I’ll start this post being blunt – I hate our new ID cards. I had been holding off for as long as I could, but with its swipe strip wearing through and the prospect of getting locked out of important places at inconvenient times, I decided to get proactive, suck it up, and trade my original card for the new and “improved” version.
There, that said, let’s begin. Last year the university began a transition to new ID cards. Starting in the fall 2007 semester all new cards issued are of the new type and the old cards will eventually be phased out completely sometime after 2009.
According to the document announcing the new design:
The i-card has a new look! After nearly 11 years without a major design change, the University of Illinois i-card is getting a facelift. The new card embodies both aesthetic and functional upgrades essential to the support of new card-based services. The new design represents several months of collaboration, consultation, and planning with multiple campus leaders. In addition, designs were approved by standing campus ID Committees and representatives from several campus units that provide card services.
With regard to the aesthetic and functional improvements, on the former they manage only by virtue of default and to the latter the card is an abject failure. Concerning the “several months of collaboration, consultation and planning…” well, on second thought let us not go there.
The purpose of an ID card is to present information and absolutely nothing else. Sure, it can look good, but it is not a fashion accessory. In this context the designer’s job is to convey information as effectively as possible, only working to make it pretty to the extent that it doesn’t detract from it’s effectiveness. it’s all about usability.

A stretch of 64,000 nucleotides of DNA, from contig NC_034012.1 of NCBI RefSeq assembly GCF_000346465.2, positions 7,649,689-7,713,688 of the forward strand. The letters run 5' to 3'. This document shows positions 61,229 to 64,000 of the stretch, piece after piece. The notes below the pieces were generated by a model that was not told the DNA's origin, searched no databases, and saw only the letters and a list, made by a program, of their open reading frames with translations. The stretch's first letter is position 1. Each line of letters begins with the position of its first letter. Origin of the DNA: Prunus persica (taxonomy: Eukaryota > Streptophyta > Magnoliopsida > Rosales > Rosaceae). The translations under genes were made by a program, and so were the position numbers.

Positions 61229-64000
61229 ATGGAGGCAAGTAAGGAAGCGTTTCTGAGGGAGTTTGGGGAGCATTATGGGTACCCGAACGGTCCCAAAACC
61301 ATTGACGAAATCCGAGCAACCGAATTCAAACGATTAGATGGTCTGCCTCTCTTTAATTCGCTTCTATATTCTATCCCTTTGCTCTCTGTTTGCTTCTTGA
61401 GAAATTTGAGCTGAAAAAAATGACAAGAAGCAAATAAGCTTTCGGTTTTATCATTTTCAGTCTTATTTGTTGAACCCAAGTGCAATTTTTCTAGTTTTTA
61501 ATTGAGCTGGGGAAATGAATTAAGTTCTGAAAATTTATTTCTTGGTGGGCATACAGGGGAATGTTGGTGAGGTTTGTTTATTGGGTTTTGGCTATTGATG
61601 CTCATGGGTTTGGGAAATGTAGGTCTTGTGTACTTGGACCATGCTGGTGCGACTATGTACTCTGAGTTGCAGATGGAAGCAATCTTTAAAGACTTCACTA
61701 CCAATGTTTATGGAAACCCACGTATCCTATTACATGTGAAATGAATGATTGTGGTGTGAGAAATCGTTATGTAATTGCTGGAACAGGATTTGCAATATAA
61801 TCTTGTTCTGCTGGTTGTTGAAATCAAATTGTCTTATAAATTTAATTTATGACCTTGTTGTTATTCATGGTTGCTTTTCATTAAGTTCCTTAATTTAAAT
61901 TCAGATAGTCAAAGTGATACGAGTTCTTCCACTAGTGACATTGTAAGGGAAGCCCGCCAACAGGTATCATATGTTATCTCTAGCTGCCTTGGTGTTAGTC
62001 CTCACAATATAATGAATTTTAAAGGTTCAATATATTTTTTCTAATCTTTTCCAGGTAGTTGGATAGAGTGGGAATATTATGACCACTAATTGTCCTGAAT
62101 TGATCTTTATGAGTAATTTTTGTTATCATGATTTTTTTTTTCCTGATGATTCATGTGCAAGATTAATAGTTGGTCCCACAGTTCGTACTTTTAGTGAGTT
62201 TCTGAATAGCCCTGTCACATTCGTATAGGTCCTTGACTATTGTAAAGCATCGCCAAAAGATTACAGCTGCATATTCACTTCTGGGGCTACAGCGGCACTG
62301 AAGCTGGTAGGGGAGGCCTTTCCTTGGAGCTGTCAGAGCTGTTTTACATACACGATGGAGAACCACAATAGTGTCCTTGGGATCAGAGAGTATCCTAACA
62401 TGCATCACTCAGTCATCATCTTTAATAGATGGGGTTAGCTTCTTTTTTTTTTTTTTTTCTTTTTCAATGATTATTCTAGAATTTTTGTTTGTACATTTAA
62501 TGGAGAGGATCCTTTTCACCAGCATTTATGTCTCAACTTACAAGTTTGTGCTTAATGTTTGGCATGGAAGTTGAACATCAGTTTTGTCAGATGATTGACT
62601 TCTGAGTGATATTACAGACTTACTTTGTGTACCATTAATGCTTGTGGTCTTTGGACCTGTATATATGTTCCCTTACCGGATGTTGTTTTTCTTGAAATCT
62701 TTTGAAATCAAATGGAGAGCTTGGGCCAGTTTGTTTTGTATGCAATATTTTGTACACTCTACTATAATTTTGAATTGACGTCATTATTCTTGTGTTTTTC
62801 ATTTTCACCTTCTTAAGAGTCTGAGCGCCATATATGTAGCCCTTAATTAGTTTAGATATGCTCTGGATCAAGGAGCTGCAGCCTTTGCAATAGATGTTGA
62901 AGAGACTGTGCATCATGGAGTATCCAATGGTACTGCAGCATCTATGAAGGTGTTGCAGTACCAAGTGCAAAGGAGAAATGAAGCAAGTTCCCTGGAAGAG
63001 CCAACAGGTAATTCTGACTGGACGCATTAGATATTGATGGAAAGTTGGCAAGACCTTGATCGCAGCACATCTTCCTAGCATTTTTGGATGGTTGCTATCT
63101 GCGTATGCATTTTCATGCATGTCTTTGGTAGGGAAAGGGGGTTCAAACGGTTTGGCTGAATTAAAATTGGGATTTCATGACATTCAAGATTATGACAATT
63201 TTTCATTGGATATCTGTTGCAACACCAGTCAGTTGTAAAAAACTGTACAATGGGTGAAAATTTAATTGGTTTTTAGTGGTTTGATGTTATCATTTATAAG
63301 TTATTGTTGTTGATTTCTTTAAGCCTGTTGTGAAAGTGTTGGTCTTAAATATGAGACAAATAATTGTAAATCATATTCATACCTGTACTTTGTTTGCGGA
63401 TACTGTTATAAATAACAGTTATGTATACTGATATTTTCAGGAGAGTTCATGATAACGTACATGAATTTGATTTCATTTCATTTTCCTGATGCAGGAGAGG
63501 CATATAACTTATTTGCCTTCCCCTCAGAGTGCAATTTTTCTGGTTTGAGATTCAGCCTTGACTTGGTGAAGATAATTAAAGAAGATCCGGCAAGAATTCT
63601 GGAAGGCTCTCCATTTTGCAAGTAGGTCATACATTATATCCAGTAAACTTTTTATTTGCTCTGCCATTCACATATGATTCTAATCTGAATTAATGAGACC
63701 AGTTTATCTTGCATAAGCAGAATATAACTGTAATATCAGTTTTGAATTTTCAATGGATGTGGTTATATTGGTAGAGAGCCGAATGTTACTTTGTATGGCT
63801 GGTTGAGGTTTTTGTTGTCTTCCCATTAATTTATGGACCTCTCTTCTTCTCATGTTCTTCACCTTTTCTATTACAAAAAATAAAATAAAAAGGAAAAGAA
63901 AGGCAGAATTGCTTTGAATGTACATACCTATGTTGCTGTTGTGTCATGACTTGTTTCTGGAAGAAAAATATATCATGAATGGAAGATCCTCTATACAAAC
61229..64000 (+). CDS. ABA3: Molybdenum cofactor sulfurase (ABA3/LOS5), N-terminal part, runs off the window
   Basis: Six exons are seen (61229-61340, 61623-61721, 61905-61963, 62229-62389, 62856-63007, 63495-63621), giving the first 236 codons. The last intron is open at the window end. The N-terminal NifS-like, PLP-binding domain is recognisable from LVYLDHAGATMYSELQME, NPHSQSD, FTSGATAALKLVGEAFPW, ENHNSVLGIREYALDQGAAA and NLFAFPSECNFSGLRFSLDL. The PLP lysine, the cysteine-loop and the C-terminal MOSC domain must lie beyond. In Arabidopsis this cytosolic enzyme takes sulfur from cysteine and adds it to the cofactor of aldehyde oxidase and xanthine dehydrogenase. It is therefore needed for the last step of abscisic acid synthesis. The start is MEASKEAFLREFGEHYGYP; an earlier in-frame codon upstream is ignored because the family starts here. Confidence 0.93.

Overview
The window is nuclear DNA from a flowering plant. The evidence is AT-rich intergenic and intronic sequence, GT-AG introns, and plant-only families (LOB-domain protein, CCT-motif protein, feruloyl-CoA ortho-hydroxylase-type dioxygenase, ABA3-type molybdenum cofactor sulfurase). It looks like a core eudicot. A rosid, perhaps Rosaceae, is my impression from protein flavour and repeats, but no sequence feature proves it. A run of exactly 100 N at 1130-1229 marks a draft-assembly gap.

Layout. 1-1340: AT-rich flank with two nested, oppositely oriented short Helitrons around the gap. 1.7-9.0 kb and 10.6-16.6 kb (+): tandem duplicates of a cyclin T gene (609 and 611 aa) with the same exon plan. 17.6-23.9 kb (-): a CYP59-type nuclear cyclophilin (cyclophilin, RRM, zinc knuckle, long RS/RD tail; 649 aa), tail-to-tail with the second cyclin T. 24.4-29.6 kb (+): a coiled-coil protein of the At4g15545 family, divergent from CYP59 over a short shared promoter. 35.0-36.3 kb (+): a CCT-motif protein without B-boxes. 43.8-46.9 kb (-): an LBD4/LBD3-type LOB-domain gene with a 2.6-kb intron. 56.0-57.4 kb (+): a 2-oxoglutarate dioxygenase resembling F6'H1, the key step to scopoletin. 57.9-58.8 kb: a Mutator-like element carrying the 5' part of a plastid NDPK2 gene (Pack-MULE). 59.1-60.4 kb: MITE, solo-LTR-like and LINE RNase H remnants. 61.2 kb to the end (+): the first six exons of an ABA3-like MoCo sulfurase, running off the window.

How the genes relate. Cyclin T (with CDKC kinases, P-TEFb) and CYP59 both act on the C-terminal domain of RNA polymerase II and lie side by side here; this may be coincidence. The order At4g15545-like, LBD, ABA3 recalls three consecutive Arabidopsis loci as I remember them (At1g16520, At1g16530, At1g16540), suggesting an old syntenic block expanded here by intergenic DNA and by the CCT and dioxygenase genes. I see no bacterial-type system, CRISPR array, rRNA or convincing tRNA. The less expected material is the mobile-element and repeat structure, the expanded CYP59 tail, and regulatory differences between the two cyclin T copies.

In this application it’s very important to understand that not all information is equal. Some items are more important than others; I care about the person’s name more than I do their card’s number and so on. In order to account for this a good designer should make sure that useful information pops out at the user and other information fades into the background – the ways you do this are pretty standard, changing the text size, color, typeface, and/or position.
With that in mind lets see how effectively each version does its job. Here’s a list and subjective ranking of how apparent each bit of information is on the card:
- ID number
- Expiration date
- Library number
- Issue date
- Expiration date
The number one thing that amazes me with this new card is that its designers managed to reduce the amount of information presented while, at the same time, reducing the usability of the remaining information. For any non-designers out there, just be aware that this is not how things are supposed to work. How did they manage this? THEY DESTROYED THE HIERARCHY.
Taking a look at the ranking for the old card design, it has a clear order that seems to correspond with what I would consider the relative importance of each morsel of information – name and number at the top and onto the library and card number (two seldom used items) at the bottom. On the other hand, for the new card the hierarchy formed only has half as many levels and I notice that half of the items of the new card fall into the 3rd stratum… uh oh.
The old card was designed smart… it was designed so that the very first number that appears to the searching eye was the most important – the university ID. In the “redesign” finding this number requires real, conscious effort. Where in the old it was set in a larger, bolder, unique color; in the new it is thrown into a big lump of useless information set in 10pt grey Arial – blech.